... caspicus which depended on the duration of food deprivation. Complete compensatory growth occurred in the fish that were food ... Sung Hwoan Cho, Effects of Food Deprivation and Feeding Ratio on the Growth, Feed Utilization and Body Composition of Juvenile ... during starvation and re-feeding in the fish that were food deprived for 2 and 3 weeks. This knowledge may have application in ... and re-feeding had no significant effect on the digestive somatic index and intestinal surface areas in the fish that were food ...
onlinelibrary.wiley.com/doi/10.1111/j.1095-8649.2012.03407.x/abstract

*  British Library EThOS: Food insecurity in the UK and its association with deprivation and attitude : the consequence on dietary...

Food insecurity in the UK and its association with deprivation and attitude : the consequence on dietary patterns using a diet ...
ethos.bl.uk/OrderDetails.do?uin=uk.bl.ethos.437870

*  Bulimia - definition of bulimia by The Free Dictionary

hunger, hungriness - a physiological need for food; the consequence of food deprivation ... an eating disorder in which a person eats excessive amounts of food and then vomits in order not to gain weight. bulimie ضَوْر ...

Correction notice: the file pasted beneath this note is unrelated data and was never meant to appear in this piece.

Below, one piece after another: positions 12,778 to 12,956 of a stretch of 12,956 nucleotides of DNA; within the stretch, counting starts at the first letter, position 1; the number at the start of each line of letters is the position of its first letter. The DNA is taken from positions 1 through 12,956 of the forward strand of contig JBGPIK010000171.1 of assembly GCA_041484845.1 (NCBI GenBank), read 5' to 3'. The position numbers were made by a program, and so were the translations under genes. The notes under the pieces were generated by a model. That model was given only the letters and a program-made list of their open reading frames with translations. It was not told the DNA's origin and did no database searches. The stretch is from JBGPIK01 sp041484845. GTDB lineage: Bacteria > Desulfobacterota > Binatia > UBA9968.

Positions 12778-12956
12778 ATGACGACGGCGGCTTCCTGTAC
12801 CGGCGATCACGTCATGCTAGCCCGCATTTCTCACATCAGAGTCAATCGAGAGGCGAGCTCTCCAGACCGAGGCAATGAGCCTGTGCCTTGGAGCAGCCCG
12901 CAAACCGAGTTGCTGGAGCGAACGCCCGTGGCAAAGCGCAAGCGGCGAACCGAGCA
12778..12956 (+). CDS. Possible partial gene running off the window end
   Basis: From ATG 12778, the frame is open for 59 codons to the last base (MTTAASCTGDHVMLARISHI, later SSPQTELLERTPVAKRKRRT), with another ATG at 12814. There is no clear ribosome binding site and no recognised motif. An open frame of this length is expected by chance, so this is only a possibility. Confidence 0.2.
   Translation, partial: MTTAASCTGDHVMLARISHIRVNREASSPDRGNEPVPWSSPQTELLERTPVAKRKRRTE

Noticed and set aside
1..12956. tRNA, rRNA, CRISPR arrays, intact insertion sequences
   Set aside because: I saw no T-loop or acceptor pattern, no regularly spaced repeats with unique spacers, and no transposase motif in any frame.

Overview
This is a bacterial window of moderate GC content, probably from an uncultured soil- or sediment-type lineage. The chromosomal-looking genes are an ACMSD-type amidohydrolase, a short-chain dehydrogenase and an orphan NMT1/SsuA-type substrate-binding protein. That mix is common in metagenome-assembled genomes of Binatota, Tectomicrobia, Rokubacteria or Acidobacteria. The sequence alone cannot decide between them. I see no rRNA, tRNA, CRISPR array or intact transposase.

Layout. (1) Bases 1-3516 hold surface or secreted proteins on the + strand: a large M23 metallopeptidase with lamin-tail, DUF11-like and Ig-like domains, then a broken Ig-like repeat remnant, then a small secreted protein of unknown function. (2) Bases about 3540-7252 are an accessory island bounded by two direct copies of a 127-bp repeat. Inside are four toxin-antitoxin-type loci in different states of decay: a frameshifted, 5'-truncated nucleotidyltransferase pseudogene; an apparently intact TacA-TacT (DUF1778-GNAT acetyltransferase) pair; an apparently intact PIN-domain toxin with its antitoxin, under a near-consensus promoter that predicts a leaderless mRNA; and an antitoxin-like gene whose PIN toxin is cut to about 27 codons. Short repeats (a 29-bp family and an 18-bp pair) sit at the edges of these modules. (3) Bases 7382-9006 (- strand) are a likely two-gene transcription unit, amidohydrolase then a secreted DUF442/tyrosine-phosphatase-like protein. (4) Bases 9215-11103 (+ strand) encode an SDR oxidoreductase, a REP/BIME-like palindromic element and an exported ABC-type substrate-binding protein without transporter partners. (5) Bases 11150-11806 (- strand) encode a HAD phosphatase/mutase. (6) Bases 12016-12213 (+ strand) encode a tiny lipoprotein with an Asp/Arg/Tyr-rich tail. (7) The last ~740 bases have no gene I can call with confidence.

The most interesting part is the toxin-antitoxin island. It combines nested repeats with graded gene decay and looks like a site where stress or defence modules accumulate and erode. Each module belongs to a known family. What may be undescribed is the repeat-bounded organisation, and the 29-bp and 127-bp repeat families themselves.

thefreedictionary.com/bulimia

*  The effects of bicuculline and muscimol on glutamate-induced feeding behavior in broiler cockerels.

... on glutamate-induced eating response in 24-h food-deprived (FD24) broiler c ... Food Deprivation. GABA Agonists / pharmacology*. GABA Antagonists / pharmacology*. Glutamic Acid / pharmacology. Injections, ... 6413877 - Effects of tsh, trh, lh and lhrh on thermoregulation and food and water intake in the rat.. 17720777 - Influence of ... The results of this study showed that glutamate decreases food consumption in FD24 broiler cockerels (P ,or= 0.05), and this ...